The California Federation of Teachers and California Gov. Jerry Brown have reached a compromise on dueling tax initiatives they have been campaigning to place on the November ballot.
The governor announced the agreement on March 14, after the conclusion of negotiations with the CFT and Restoring California, a coalition of educators and community leaders who have been pushing for the Millionaires Tax ballot initiative.
The CFT initiative, called the "Millionaires Tax to Restore Funding for Education and Essential Services Act of 2012," would have increased tax rates on personal incomes in excess of $1 million to provide an estimated $6 billion annually to finance education and public services.
The governor had been pitching a ballot proposal to increase the sales tax by one-half cent per dollar and the income tax rate on those with personal incomes over $250,000, to achieve a comparable revenue increase.
The compromise, hammered out between the CFT coalition, the governor, and leaders of the state Assembly and Senate, reflects a smaller sales tax increase than the governor wanted—one-quarter cent per dollar—and a three-tier income tax hike for joint filers with incomes over $500,000, $600,000 and $1 million. It would increase revenue by an estimated $9 billion in the first year, and $6 billion annually for the next few years, with the sales tax increase ending in 2016 and the income tax hike ending in 2018.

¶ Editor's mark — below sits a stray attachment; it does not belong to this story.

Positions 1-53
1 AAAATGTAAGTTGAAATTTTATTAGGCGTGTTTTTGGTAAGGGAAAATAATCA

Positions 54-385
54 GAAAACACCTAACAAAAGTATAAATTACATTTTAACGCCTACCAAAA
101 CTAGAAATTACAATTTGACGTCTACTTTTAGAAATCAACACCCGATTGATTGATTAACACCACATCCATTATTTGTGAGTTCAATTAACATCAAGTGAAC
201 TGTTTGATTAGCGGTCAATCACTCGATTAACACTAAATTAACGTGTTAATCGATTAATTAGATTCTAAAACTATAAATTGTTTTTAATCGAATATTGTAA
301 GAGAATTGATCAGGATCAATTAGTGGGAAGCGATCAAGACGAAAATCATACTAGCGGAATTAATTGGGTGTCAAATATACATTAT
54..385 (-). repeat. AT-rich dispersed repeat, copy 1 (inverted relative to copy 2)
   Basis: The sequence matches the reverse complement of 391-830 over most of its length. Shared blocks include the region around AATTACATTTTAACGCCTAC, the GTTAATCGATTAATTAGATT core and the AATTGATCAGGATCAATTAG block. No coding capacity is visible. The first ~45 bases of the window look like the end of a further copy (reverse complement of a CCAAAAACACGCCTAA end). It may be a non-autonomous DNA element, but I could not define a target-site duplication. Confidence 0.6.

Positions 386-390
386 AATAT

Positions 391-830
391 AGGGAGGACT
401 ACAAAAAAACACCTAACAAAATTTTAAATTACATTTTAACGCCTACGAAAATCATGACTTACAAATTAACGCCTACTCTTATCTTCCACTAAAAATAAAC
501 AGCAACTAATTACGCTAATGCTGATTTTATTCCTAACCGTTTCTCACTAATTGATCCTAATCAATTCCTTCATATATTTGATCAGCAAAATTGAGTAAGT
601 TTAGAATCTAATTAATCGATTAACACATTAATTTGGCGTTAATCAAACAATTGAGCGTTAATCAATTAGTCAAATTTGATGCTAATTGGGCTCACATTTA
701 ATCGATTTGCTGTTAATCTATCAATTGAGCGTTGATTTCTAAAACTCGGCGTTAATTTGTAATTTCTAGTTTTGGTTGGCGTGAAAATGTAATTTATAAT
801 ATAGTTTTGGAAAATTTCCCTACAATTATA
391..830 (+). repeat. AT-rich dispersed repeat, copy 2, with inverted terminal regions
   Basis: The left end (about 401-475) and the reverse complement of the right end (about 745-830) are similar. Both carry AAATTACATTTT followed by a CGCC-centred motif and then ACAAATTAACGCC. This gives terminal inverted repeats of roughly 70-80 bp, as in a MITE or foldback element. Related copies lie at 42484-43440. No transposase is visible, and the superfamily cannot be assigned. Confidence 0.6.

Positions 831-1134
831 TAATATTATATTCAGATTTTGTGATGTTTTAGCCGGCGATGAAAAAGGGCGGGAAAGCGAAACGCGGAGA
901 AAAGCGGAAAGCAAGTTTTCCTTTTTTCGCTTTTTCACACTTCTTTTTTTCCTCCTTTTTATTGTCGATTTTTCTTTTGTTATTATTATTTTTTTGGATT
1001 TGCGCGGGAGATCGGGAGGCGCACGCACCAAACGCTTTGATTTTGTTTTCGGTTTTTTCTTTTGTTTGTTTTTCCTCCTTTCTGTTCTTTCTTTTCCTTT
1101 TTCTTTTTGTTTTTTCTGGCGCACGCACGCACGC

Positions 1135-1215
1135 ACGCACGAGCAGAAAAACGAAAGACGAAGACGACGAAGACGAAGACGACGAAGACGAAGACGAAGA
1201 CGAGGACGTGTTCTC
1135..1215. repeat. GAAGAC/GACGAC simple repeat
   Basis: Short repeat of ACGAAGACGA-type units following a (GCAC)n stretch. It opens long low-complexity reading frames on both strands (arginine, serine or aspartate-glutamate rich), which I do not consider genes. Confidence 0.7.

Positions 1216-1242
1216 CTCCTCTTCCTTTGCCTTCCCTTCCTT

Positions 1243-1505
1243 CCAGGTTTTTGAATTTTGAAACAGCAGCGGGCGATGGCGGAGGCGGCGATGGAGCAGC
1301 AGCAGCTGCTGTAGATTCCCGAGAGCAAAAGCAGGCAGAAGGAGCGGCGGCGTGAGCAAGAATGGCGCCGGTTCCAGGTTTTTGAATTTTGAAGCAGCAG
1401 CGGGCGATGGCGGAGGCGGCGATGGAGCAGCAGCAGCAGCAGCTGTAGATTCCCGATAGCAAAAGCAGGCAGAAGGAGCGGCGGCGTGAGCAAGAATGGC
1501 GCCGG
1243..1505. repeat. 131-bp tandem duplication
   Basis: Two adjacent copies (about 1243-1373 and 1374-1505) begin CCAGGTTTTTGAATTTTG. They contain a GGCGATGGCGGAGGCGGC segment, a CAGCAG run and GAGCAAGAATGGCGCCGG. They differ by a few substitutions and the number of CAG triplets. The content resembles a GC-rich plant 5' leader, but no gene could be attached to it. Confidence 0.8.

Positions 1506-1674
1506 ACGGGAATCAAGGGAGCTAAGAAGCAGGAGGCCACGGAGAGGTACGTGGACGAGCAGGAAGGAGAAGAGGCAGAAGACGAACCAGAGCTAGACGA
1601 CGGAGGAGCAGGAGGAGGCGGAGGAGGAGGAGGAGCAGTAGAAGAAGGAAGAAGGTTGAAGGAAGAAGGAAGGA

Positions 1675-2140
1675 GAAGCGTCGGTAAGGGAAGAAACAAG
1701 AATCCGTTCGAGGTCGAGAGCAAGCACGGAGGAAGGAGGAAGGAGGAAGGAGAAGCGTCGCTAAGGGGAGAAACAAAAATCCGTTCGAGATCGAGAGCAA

Since the CFT and Restoring California filed in December to put a tax initiative on the 2012 ballot, labor, education and community groups have had little trouble drumming up support for the measure. A CFT-sponsored poll last year showed what national polls have been showing since the start of the Occupy Wall Street movement: Californians overwhelmingly support taxing the rich over seeing further cuts to schools and other vital services.
A third tax initiative on the ballot is sponsored by a civil rights attorney Molly Munger, but is not popular among state residents, polls show. It proposes raising income taxes across the board, down to $7,300 per year.
"Our values and principles are clearly reflected in this new initiative," says CFT president Joshua Pechthalt, who is a co-chair of the Millionaires Tax campaign. It "reduces the burden on working families and ensures a greater contribution from the 1 percent."
Now, the agreement's supporters will be joining forces to collect the necessary signatures to ensure the initiative qualifies for the ballot in November. You can track its progress on the California Federation of Teachers website. [Fred Glass, CFT press release, news reports]
March 20, 2012